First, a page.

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Pierre Boulez was a groundbreaking composer
Boulez was far from happy with the general standard of Paris music-making,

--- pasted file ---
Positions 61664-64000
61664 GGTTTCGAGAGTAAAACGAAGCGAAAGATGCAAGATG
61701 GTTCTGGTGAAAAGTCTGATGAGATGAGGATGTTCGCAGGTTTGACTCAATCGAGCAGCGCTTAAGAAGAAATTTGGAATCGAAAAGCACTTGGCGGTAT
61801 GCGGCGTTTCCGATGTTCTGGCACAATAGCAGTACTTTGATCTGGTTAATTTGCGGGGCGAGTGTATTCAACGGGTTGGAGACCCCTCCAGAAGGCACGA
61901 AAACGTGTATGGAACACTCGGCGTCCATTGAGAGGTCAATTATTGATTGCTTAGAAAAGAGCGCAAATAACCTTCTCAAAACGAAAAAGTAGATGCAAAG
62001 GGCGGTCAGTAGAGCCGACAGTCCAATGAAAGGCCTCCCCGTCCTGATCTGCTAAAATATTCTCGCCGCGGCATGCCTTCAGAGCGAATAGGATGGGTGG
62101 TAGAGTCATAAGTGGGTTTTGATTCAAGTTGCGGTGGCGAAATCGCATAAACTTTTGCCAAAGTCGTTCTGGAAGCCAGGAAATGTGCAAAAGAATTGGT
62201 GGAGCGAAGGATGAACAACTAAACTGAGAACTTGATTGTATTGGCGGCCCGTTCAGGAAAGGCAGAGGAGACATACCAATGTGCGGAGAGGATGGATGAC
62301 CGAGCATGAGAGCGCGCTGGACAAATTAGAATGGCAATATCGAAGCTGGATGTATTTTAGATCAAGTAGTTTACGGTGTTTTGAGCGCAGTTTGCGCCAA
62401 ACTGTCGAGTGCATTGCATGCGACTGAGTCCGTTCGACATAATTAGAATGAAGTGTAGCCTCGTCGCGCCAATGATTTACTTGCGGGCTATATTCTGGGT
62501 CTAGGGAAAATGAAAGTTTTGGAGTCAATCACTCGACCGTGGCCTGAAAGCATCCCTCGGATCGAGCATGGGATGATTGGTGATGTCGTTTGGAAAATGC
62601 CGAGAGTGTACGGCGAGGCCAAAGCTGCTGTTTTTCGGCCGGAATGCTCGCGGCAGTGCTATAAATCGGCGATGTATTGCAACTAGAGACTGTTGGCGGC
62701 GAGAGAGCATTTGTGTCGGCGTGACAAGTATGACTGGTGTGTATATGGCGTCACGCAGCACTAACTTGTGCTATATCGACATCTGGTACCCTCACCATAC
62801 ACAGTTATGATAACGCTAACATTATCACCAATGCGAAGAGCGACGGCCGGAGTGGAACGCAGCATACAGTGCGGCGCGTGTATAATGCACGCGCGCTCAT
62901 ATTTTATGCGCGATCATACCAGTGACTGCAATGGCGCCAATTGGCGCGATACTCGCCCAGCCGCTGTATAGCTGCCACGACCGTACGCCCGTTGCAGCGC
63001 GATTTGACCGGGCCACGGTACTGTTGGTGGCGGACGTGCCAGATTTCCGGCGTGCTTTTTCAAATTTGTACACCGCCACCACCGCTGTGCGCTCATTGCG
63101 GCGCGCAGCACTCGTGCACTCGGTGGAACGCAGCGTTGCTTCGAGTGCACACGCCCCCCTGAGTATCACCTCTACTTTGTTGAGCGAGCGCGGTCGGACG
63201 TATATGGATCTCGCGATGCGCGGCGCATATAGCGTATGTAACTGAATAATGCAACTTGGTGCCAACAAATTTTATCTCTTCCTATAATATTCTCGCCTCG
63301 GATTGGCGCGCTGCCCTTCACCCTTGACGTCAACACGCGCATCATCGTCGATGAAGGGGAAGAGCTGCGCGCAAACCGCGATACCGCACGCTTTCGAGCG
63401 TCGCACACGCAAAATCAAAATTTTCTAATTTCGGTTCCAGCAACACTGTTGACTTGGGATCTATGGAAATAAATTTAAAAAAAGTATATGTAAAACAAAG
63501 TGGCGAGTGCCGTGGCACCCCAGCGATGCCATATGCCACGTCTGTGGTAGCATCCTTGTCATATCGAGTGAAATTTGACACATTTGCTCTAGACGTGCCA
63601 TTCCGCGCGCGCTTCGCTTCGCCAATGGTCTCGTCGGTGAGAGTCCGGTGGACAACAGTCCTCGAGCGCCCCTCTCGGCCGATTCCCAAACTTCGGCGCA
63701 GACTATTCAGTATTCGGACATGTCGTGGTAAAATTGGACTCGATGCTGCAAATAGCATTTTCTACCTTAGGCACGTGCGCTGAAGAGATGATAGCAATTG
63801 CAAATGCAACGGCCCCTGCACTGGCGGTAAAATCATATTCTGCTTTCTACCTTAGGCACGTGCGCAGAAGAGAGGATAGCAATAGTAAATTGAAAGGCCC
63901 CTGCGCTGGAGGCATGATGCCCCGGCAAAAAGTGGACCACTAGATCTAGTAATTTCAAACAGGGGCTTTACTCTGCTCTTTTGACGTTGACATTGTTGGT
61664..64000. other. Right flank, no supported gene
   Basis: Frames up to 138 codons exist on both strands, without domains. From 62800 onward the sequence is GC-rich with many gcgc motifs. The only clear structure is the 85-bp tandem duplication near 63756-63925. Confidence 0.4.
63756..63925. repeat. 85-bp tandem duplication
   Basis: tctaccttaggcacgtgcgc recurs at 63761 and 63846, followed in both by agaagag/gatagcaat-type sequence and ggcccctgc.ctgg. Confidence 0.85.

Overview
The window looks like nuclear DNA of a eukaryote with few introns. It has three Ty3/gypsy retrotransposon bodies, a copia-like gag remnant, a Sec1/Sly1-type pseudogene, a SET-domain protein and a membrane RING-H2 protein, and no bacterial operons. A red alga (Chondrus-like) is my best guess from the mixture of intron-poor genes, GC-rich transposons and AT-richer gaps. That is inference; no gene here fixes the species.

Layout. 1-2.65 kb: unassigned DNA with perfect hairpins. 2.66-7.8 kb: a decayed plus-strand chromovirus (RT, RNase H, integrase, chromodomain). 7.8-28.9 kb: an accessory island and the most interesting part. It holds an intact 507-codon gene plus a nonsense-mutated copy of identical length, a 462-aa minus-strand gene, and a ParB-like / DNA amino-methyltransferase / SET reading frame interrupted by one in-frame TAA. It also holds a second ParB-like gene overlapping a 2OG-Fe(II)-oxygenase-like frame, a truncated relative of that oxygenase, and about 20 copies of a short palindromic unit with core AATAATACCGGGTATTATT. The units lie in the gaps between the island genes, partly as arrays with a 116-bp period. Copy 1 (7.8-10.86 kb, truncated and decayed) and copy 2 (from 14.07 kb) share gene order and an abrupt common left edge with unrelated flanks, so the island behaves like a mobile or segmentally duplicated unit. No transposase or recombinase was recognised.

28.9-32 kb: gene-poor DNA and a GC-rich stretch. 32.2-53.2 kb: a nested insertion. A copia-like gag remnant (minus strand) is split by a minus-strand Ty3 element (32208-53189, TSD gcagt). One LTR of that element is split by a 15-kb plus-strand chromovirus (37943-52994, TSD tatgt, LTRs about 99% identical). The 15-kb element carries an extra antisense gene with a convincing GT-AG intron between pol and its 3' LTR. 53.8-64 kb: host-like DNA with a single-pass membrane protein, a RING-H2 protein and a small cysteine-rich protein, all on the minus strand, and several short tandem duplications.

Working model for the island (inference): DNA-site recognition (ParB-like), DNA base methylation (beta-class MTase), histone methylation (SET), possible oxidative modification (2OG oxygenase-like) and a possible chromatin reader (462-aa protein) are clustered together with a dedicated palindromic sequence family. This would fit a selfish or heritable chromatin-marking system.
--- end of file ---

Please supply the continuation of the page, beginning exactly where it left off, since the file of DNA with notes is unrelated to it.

Pierre Boulez was a groundbreaking composer, acclaimed conductor, outspoken campaigner and tireless champion of new music and young musicians. He was born on 26 March 1925 in Montbrison. In 1943 he enrolled to the Conservatoire in Paris, where he entered the class of composer Olivier Messiaen, ‘without whom I would never have become what I have’. Even so, he embarrassed his teacher by being at the forefront of those booing Stravinsky’s Norwegian Moods in a festival of that composer’s music, which had been declared ‘degenerate’ during the Occupation, along with much else. As Boulez later said, you learn quickly when you’re primed to do so, and his short piano pieces Notations from 1945 show him following the 12-note path of Webern, who was to remain one of his favourite composers. Like the ‘Les Six’ group of French composers after the First World War, though in very different terms, he was set on striking out along new paths, and it was no accident that his key Stravinsky pieces were The Rite of Spring and Les noces. Between 1946-56 he found congenial employment with the Jean-Louis Barrault theatre company as musical director, which involved some writing of incidental music but also conducting of other composers’ scores. Boulez was far from happy with the general standard of Paris music-making, and the repertoire in Paris too was restricted, and it was not until 1958 that Boulez heard Mahler for the first time, in Germany.

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